Despite Court Ruling, the Back-and-Forth Over ‘Buffer Zones’ Continues

As legislators craft a new bill to further protect patients, anti-abortion advocates are waving banners against such a move.

Image Courtesy of Massachusetts Citizens For Life

Image Courtesy of Massachusetts Citizens For Life

In the weeks since the Supreme Court struck down the “buffer zone” law that separated pro-life protesters from patients trying to gain access to abortion clinics, the battle over what happens next in Massachusetts hasn’t let up one bit.

Not long before state legislators and elected officials like Attorney General Martha Coakley and Governor Deval Patrick announced that language was filed on Beacon Hill to put new protections in place to fill the gap for the defunct buffer zone laws, an anti-abortion advocacy group unveiled two large banners on the side of a building on Cambridge Street, steps from City Hall, calling for supporters to stand with them in blocking any further changes to circumvent the court’s ruling.

“New legislation…in all likelihood will lead to more litigation due to infringement on the right of citizens to use the public sidewalk for the two primary methods of communicating their message to persons entering abortion clinics,” members from Massachusetts Citizens for Life wrote in a letter to state leaders, prior to unfurling the banners on the building front this week.

They said they are “very excited” about the billboards, which demand no new buffer laws, and call an attempt to enact any updated version of the old law an infringement on free speech. “These billboards will be seen by legislators traveling to the State House and by the 60,000-plus people who pass along these roads on a daily basis.”

In June, the Supreme Court ruled that having a 35-foot invisible barrier between protesters and patients was unconstitutional because sidewalks are typically places where First Amendment rights should be protected. The ruling wiped out a state law passed in 2007 that meant to diffuse the intense interactions between pro-life advocates and patients or employees going in and out of the clinics.

Not long after the court’s ruling, state leaders announced they would work on coming up with an alternative solution to the buffer zones, and on Monday unveiled legislation filed in response to the court’s decision. Elected officials hope to push the bill through the halls of the State House before the voting session ends on July 31.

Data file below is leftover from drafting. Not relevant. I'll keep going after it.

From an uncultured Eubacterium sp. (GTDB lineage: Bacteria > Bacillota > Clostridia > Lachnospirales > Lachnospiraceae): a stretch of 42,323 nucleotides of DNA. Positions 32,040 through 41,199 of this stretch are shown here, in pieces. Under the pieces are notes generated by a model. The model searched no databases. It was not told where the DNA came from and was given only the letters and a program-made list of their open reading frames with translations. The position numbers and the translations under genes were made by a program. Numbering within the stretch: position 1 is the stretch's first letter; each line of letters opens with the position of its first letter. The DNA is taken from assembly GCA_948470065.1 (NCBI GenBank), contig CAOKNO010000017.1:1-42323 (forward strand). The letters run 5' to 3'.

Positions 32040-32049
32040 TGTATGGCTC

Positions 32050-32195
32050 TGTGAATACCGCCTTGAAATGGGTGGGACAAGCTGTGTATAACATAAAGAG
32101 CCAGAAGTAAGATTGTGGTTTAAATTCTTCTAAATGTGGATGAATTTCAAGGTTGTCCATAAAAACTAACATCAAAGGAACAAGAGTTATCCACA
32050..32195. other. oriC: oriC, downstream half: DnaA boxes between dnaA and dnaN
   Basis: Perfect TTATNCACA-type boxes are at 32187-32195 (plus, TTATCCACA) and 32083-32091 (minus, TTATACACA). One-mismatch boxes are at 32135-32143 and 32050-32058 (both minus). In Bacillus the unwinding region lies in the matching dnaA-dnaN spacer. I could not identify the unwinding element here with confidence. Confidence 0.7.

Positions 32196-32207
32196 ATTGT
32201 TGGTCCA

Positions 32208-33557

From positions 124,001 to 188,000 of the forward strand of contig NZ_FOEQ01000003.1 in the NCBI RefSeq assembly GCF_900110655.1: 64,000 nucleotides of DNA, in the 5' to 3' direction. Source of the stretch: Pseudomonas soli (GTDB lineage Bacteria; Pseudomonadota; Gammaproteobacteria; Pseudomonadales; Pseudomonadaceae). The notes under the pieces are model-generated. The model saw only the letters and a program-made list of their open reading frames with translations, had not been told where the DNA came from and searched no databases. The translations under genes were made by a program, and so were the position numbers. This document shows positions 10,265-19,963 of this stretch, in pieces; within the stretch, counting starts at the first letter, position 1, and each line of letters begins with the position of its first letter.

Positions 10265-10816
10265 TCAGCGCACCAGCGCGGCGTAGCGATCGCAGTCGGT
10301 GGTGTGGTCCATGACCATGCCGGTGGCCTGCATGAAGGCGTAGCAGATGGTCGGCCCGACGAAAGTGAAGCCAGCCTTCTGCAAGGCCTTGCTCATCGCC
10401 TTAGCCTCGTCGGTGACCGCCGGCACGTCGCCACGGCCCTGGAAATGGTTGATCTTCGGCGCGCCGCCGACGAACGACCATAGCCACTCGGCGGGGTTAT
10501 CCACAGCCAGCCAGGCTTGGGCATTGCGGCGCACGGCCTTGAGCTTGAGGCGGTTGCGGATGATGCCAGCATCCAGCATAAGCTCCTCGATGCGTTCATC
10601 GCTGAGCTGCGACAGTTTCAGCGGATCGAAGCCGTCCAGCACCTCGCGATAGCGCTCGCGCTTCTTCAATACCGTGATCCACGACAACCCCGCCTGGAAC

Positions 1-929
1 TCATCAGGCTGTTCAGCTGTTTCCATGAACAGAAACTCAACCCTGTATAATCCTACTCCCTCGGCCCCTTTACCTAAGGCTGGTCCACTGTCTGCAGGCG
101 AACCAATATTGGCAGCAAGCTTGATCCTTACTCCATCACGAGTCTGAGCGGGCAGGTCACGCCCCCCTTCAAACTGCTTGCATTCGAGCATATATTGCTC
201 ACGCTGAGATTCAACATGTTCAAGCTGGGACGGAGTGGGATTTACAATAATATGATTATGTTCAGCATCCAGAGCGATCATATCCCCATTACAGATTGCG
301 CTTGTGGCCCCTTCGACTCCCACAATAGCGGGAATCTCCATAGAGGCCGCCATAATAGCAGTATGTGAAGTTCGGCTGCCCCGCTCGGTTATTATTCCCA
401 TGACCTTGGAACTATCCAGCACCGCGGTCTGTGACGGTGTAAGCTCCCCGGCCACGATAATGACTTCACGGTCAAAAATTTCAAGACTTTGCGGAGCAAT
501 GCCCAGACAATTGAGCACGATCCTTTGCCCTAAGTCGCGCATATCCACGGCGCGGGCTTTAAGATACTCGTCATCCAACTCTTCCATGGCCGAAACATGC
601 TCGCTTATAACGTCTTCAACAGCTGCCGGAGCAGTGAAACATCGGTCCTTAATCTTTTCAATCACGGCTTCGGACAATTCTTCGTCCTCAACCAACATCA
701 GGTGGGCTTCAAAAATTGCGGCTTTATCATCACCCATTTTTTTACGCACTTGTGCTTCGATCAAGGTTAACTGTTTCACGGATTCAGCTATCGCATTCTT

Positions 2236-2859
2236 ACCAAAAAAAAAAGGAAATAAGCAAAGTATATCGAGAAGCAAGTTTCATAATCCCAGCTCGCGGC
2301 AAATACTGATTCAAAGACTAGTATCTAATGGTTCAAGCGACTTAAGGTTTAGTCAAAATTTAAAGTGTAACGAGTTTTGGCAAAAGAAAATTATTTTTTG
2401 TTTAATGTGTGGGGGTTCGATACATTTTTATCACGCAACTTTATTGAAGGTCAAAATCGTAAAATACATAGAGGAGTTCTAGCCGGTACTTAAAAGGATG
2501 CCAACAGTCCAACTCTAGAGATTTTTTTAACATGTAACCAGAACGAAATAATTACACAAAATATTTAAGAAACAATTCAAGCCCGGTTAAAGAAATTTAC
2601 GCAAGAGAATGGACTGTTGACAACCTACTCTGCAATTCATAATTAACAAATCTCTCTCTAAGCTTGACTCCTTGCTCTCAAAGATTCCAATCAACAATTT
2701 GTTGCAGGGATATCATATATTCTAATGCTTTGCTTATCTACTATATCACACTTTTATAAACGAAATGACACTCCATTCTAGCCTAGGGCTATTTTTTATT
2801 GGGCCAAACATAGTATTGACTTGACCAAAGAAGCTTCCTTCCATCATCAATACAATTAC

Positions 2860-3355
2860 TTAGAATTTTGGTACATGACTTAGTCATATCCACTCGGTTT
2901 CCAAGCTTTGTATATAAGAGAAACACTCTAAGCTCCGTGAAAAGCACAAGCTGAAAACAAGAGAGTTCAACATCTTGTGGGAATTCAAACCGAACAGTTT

Called “An Act to Promote Public Safety and Protect Access to Reproductive Health Care Facilities,” which was filed by Senator Harriette L. Chandler, with the support of Coakley, Patrick, and advocates from Planned Parenthood, the bill would allow law enforcement officials to order immediate dispersal of groups of protesters if they block access to a facility, and move them back 25 feet if necessary. It would also allow for officials to issue fines if a person doesn’t abide by the rules.

“The Supreme Court’s recent decision has left Massachusetts in an emergency situation regarding staff and patients of reproductive health care centers,” said Senator Chandler in a statement. “The Commonwealth has had actual experience with violence against staff and patients.  Therefore, it is crucial to provide protections for the void left by the Supreme Court’s decision before further harassment, intimidation, and violence occurs.”

According to the State House News Service, the Joint Committee on the Judiciary will meet Wednesday morning to listen to testimony from the general public about the Supreme Court’s recent decision, and later hold a hearing on Chandler’s bill.

Along with their billboards, however, Massachusetts Citizens for Life members are asking the bill’s supporters to back down. “Massachusetts Citizens for Life urges the legislature to let law enforcement apply existing laws before writing any new ones,” said Anne Fox, president of the group. “Let’s not waste the time of the legislators and the tax money of the citizens to end up before the Supreme Court again.”

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